Hawa Mahal is a renowned monument constructed by Sawai Pratap Singh, the poet king of Jaipur in 1799. The five-storeyed building located near the Johari Bazaar is made of red and pink sandstone. The structure was designed by Lal Chand Usta and has more than 950 windows. The palace was built for the women of the palace so that they could enjoy the view of royal processions through the jali screens. There is an archaeological museum located in the building.
Amber Fort was built by Raja Man Singh, Mirza Raja Jai Singh and Sawai Jai Singh in a period of about 200 years. It was the capital of the rulers of Kachchawaha for almost seven years before Jaipur came into existence.
The fort, which is located on the banks Mootha Lake, has palaces, pavilions, halls, temples and gardens. Elephant rides are available for the tourists so that they can enjoy the views of the palace from the top of the jumbo. There is a beautiful temple dedicated to the Hindu Goddess Shila Mata in the complex of the palace. Diwan-e-Aam, Sheesh Mahal, Ganesh Pole, Sukh Niwas, Jas Mandir, Dilaram Bagh and Mohan Bari are some of the other tourist attractions of Amber Fort.
Nahargarh Fort was built by the king of Jaipur, Sawai Jai Singh. The construction work of the fort was completed in 1734 and the towering walls and bastions were renovated in 1880 by Maharaja Sawai Madho Singh. The fort, nestled in the Aravalli Mountain Ranges, is a beautiful amalgamation of the Indian and the European styles of architecture.
It was named after Nahar Singh, the prince of Jaipur. It is believed that his soul used to interrupt the construction work of the fort and was calmed down only after a temple was constructed inside the fort premises, in his memory. The word Nahargarh means the abode of tigers. In the fort, there is a Madhavendra Bhavan, which used to be a summer resort for the kings and their families.
Now the place has become a popular picnic spot. Travellers can even find a cafeteria and a restaurant in the complex of the fort.
Jal Mahal is a beautiful palace situated amid a small lake in Jaipur. The palace was built as a hunting lodge for the kings and their families. The Jal Mahal can be seen from the banks of the lake.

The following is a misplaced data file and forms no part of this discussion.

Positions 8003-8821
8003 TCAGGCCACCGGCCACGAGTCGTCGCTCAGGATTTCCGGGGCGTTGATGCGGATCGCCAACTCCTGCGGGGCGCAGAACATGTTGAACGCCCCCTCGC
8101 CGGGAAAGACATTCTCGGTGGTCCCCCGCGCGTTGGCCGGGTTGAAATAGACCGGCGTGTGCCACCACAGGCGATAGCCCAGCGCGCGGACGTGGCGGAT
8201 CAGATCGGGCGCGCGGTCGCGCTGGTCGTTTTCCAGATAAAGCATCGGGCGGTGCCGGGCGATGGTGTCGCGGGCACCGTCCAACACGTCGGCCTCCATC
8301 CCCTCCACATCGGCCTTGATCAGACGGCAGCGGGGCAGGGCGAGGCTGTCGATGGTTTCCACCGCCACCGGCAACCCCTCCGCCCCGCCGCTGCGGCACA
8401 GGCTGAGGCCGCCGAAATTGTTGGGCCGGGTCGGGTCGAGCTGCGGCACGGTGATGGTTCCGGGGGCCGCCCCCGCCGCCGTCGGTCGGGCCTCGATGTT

Sheesh Mahal is located inside the Amber Fort and is popularly known as Hall of Mirrors. The hall is a part of the Jai Mandir and is beautifully decorated with mirrors. The mirrors on the ceilings and walls reflect light rays and lighten up the hall completely. Raja Jai Singh, the king of Jaipur, constructed it in 1623 for meeting with his special guests. The glasses installed in the hall were specially imported from Belgium.
Jantar Mantar in Jaipur is the largest of the five astronomical observatories of India and was founded by King Sawai Jai Singh II. This observatory is enlisted as a UNESCO World Heritage Site and is described as "an expression of the astronomical skills and cosmological concepts of the court of a scholarly prince at the end of the Mughal period."
Quality marble and stone were used in the building of this observatory. The Ram Yantra (or the instrument used for measuring altitudes) present here is unique in its own way and represents the astronomical skills of the maharaja. Other important instruments that can be seen here include Dhruva, Dakshina, Narivalaya, Rashivalayas, Small Samrat, Large Samrat, the Observer's Seat, Disha, Small Ram, Large Ram Yantra, Small Kranti, Large Kranti, Raj Unnathamsa, Jai Prakash and Diganta.
Akshardham Temple is one of the well-known tourist attractions of Jaipur. The temple, located in Vaishali Nagar, is noted for its beautiful architecture, magnificent idols, sculptures and carvings. This shrine is dedicated to the Hindu God Narayan.
Albert Hall was built by Maharaja Sawai Ram Singh in 1886 as a part of the drought relief project of Rs 4 Lacs. It is located in Ram Niwas Bagh, a picturesque garden of Jaipur. The building was designed by Sir Swinton Jacob. Nowadays, Albert Hall is being used as a museum displaying a grand collection of metal sculptures, paintings, ivory, carpets and colourful crystals. A zoo and the Ravindra Rang Manch (theatre) are located nearby. The Albert Hall Museum is open to visitors from 9 am to 5 pm. The entry fee is quite nominal, standing at Rs 20 for Indians and Rs 150 for foreign tourists.